MUFON UFO JOURNALrying-out appropriate data analyses, andsubmitting ones work for peer review.While it may be reasonable to criticize sci-entists for demanding more from ufologythan they do from other areas of inquiry,itis unreasonable to criticize them for refus-ing to settle for less.Accordingly, concerned ufologists shouldstop demanding acceptance from the scien-tific community (or carping about not hav-ing it) and start earning it. The data DanWright is tabulating may be a step in that di-rection. But it is far from the complete jour-ney, and sidetrips down avenues of exclam-atory rhetoric and ad hominemcriticismwill only extend that journey further.Dan Wright RepliesDan Wright isthe Managerof MUFONsAbductionTranscriptionProject. Hehas con-tributednumerousarticles tothe MUFONUFO Journalover theyears.September1996Number 341Page 12The opportunity to respond to StuartAppelles critique of my article,"Sorting Entities," in the June 1996 issue ofthe MUFON UFO Journal is appreciated.Dr. Appelles remarks concerning the poten-tial for statistical significance in the find-ings I presented are well taken. In turn,some clarifications are in order and hope-fully will place his criticisms in proper con-text.A full accounting has revealed that, forthe 216 abduction-related cases used in thearticle, there were 2,174 separate recordedfactors, an average of 10.1 descriptive fac-tors introduced for each case. [Inactuality,of course, some cases revealed many newfactors, others few or none.]The mean average mentionsof those2,174 factors in all 216 cases would be ar-duous to compile. However, it may be in-structive to cite the frequency of some ofthe more well known: Levitation of the sub-ject was recalled in 104cases; a grey-skinned entity in 76; oversized entity eyesin 96; laying on an examining table in 108;a beings reassurance (e.g., "We will nothurt you.") in 85; and use of a needled in-strument in 53 cases.It was in the knowledge of commonali-ties such as these that I chose 68 "odd" fac-tors (i.e., rarely if ever mentioned in print orelectronic media). A hundred more couldhave been selected had time permitted.Some thoughtson these obscurities thatwere not part of Dr. Appelles observations:First, likening mentions of the odd fac-tors to finding duplicate birthdates in acrowd is to mix different fruits in the bas-ket. There are, after all, only 366 possiblebirthdates, so with each one selected theodds against a "hit" do decrease. In contrast,every person under hypnosis is free to men-tion anything. The potential universe is notjust 2,174 factors; in fact it is infinite. Thatseveral subjects recalled specifics such as arailing or raised platform within a room on-board, therefore, might indeed be signifi-cant.Dr. Appelles second serious oversight isto ignore the very foundationof my paper.For at no point does he ever address the cor-relations of odd factors, instead preferringto brush aside individual characteristics. Forexample, randomness does suggest that in-valid cases might occasionally and coinci-dentally share mention of a "flashlight"(i.e., rod-like instrument with a glowing tip)or an examining table raised and lowered.But as I posed in the paper, what would bethe chance of multiple cases among the 216sharing several of those obscure details?In that an odd factor appears on averagein only one case out of nineteen (11.6 out of216), the odds against random chancequickly escalate when more are added. Evenif we ignore the infinite range of possiblecharacteristics, the chance that any two fac-tors are shared by two separate cases is, for •simplicity, 19 x 19/215, or 1.68 to 1. Forthree factors shared by two cases, the sim-plified formula is 19 x 19 x 197 215, orabout 32 to 1. As a fourth, fifth, six, seventhand even eighth factor is added to the mix,the chance of just two cases having suchcommonalities randomly is very high in-deed.That said, I was not comparing merelytwo cases at most points in the paper.Perhaps Dr. Appelle missed my statement,"... nine pairs of cases (10 cases in total)each have seven of the odd factors in com-mon." And shortly thereafter, "... eight pairsof cases in the study have eight of the 68obscure characteristics in common." Onedoes not need an advanced mathematics de-gree to realize that the odds against random-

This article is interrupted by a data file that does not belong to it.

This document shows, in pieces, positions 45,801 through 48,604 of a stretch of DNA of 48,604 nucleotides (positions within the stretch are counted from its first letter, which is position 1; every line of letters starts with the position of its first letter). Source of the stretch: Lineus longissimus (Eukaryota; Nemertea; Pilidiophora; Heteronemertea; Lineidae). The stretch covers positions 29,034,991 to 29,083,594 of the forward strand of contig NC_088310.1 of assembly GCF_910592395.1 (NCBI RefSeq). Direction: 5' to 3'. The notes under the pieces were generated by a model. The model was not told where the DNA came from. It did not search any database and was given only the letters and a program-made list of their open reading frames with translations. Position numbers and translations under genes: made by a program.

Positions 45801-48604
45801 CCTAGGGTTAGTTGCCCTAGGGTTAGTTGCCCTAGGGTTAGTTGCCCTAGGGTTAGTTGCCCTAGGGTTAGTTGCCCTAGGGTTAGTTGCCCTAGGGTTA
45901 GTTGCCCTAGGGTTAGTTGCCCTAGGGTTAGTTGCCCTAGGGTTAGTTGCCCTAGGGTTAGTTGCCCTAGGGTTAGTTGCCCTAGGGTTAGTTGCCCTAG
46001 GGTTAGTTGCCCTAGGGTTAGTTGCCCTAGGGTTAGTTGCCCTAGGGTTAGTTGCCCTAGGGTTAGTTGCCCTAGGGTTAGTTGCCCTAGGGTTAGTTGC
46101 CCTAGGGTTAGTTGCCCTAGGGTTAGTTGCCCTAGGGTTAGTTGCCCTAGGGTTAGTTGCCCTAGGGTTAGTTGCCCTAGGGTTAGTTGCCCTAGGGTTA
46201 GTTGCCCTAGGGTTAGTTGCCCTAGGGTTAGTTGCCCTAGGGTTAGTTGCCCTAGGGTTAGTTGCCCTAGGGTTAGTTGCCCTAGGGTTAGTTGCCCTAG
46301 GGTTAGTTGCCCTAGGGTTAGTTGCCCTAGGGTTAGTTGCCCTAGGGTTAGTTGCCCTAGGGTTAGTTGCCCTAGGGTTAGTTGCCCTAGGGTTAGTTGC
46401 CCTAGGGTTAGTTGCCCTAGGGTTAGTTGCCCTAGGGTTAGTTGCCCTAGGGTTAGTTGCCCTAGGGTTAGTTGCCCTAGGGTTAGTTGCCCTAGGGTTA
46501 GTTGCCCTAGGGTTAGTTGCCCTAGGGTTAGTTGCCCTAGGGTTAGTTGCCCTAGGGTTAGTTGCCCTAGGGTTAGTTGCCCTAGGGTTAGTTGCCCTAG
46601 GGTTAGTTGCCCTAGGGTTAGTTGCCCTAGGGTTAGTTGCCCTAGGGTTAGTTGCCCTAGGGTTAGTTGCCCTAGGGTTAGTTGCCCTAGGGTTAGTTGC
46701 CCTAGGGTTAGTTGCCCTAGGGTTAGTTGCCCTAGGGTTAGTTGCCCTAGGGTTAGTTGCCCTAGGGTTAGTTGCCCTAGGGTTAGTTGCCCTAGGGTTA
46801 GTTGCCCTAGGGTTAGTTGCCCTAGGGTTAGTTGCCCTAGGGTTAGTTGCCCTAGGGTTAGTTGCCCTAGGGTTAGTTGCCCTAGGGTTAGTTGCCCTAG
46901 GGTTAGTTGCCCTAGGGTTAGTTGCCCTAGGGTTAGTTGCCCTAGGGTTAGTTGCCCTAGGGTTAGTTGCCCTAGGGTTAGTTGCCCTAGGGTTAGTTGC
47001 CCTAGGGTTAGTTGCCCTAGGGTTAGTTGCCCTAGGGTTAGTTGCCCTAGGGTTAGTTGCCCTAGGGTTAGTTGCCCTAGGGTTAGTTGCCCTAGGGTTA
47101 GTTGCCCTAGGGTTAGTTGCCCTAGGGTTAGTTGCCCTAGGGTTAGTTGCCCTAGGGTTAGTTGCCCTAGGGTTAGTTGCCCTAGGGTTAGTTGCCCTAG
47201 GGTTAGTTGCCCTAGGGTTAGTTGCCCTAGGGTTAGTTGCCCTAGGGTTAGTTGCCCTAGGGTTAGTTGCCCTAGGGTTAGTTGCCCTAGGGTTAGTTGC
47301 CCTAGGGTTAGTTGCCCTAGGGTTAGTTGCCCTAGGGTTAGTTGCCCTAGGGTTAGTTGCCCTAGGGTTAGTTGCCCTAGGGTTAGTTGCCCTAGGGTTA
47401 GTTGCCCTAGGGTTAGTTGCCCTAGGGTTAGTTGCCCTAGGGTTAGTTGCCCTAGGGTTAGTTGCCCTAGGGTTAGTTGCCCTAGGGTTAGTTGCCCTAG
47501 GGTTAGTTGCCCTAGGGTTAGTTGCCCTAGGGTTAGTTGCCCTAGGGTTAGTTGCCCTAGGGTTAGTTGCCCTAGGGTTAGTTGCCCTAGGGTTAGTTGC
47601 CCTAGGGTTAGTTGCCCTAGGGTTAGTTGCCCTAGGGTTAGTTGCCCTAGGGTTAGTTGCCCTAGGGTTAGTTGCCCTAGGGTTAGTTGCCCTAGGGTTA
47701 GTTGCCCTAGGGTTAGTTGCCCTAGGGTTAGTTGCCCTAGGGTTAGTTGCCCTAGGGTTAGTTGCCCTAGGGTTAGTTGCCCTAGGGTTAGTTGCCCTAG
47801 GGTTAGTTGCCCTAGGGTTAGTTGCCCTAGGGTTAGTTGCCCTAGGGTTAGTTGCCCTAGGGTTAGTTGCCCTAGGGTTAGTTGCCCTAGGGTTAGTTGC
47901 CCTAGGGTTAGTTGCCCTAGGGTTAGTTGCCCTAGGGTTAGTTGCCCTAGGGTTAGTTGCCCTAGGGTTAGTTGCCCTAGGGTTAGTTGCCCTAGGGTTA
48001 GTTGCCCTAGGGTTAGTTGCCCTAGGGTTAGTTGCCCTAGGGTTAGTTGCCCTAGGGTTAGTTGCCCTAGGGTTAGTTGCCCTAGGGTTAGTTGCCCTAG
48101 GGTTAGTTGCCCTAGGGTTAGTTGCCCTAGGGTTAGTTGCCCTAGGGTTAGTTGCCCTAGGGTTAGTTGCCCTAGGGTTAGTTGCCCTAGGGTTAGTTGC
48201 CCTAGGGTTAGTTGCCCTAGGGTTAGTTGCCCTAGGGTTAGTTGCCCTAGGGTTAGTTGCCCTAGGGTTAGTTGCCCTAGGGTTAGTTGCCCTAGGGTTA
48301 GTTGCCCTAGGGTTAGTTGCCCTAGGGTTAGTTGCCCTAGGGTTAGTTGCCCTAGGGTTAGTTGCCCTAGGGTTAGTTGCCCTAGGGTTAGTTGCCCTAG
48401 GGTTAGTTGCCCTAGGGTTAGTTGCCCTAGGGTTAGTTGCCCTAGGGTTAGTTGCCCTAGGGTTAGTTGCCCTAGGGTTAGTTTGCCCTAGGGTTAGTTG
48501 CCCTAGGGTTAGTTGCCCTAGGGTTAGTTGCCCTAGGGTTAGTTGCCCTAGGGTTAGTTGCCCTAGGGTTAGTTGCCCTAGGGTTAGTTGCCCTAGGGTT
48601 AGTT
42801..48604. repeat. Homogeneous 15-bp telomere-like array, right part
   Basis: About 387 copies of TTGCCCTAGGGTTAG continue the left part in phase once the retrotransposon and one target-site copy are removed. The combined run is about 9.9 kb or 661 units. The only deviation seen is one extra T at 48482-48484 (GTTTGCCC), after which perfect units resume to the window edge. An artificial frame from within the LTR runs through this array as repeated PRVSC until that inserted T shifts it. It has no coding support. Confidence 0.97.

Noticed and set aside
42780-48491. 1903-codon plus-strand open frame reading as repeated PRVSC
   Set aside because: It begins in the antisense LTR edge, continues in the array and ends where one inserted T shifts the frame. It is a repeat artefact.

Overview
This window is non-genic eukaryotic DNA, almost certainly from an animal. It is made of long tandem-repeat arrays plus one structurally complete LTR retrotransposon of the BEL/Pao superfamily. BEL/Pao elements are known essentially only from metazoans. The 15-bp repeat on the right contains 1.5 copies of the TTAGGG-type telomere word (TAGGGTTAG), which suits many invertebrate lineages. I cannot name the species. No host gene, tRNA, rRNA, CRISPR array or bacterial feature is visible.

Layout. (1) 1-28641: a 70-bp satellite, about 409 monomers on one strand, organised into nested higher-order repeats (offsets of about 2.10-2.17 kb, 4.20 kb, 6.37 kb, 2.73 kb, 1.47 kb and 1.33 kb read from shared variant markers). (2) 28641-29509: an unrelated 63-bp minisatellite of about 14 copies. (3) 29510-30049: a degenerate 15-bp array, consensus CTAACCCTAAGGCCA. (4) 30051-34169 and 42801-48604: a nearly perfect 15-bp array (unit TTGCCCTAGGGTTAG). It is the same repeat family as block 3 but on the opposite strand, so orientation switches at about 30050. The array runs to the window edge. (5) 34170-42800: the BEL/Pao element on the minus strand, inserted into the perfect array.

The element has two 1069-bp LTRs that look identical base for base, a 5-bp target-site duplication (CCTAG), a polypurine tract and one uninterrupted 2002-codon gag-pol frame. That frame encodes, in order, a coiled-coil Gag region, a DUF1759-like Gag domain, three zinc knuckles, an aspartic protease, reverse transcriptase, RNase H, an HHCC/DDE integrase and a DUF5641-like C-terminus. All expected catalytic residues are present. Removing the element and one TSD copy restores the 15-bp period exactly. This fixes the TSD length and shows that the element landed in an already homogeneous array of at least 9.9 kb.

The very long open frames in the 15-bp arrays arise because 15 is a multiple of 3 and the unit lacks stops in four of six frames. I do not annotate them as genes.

MUFON UFO JOURNALness in that context are certainly astronomi-cal.The third major oversight in Dr.Appelles critique is to ignore my compari-son of odd-factor correlations with the find-ings earlier in the paper of four primarycharacteristics: entity height, skin tone, gar-ment type and garment color. Once again,multiple cases with numerous shared oddfactors were also tied together in detailedterms of entities physical descriptions. Thesum of these separate sets of findings evenfurther lengthens the odds against chancetestimony.I have been reserving a full-blown statis-tical analysis for a point when we havecloser to 500 cases in the database.However, if my esteemed colleague has acompetent statistician in mind willing towork with the available data, an arrange-ment can surely be reached.As sidebars, Dr. Appelle remarked thatindividual CE-4 subjects might trade ac-counts and thereby influence one anotherand that abduction researchers might alsoshare what to look for. In that abductee sup-port groups are now commonplace, experi-encer contamination is possible to some ex-tent. But since the subjects are coast-to-• coast, and because most insist onanonymity, one may not presume fairly that,on anythingapproaching a wide scale, thedetails of abduction events are traded andthen bleed through into consciousness underhypnosis. That would discount both thestrictures for discussion in many supportgroups and the tenets of regressive hypno-sis.Moreover, a majority of the abduction re-searchers in the Project are not even famil-iar with one another. If it were not clear toDr. Appelle or others, there is a very strongcommitment to confidentiality held by allthe hypnosis practitioners. Without prior ap-proval of their clients, they simply do notshare details of the accounts.Finally, I wish to address Dr. Appellesconcern over my so-called "ad hominem"challenge to the larger science establish-ment. While I applaud his editorship of theJournal of UFO Studies and its overture tothe broader community of entrenched physi-cal scientists, I would point out that theyhave had half a century to climb aboard. Toignore a UFO reality at this point is to turn adeaf ear to the many thousands of multiple-witness reports, documented physical ef-fects, and government documents uncov-ered. Frankly, MUFON has enough profes-sional scientists to do the work in store. Tothe rest I can only say the train has alreadyleft the station; catch up if you choose.We no longer wring our hands when anastronomer justifies the account of a struc-tured vehicle at close range as Venus. Andwe are way beyond the need to prove tothem that alien abductions occur on a regu-lar basis. It is our good fortune that MU-FON adds a dose of common sense to its in-vestigative practices, an element many sci-entists could surely use.From my intimate knowledge of its data-base, short of a watershed case theAbduction Transcription Project will neverprovide undeniable proof. Instead, we havea firm base of correlated testimony. Hence,we are now ready to go beyond the square-one IF question (i.e., "if abductions occur")to determining what these multiple groupsof entities are up to. Adhering to a strict sci-entific method of organizing control groupsto fabricate abduction stories, replicating<al-ready solid findings and so forth must bebalanced with the need to move on.I might be impressed by Dr. Appelleslecture on probabilities were he to addressthe sum of the parts I originally presented.The correlations in my article constituted anintellectually honest effort. I am at a loss toexplain a response which flails at isolatedfactors, then questions my conclusions as ifthey were based on individual pieces ratherthan the whole.MUFON COMMUNICATIONNUMBERSMUFON Headquarters: Seguin,TXTelephone: (210)379-9216Fax: (210) 372-9439MUFON UFO HOT LINE 1-800-UFO-2166WORLD WIDE WEB -http://www.rutgers.edu/~mcgrew/MUFONMUFON e-mail address—MUFON_HQ @ aol.comMUFONET-BBS (512)556-2524MUFON OnCompuServe - "Go MUFON"to access the ForumMUFON AmateurRadio Net40 meters - 7.241 MHz - Saturday, 8 a.m.Eastern Time"To ignore aUFO reality atthis point isto turn a deafear to themany thou-sands of mul-tiple-witnessreports, doc-umentedphysical ef-fects, andgovernmentdocumentsuncovered."See also thefollowing byDan Wright:• "The Entities:Initial Findings ofthe AbductionTranscriptionProject," Part 1,MUFON UFOJournal,February, 1994.• Part 2,March,1994.• "Sexuality,Aliens, Hybrids &Abductions,"February, 1996.September1996Number 341Page 13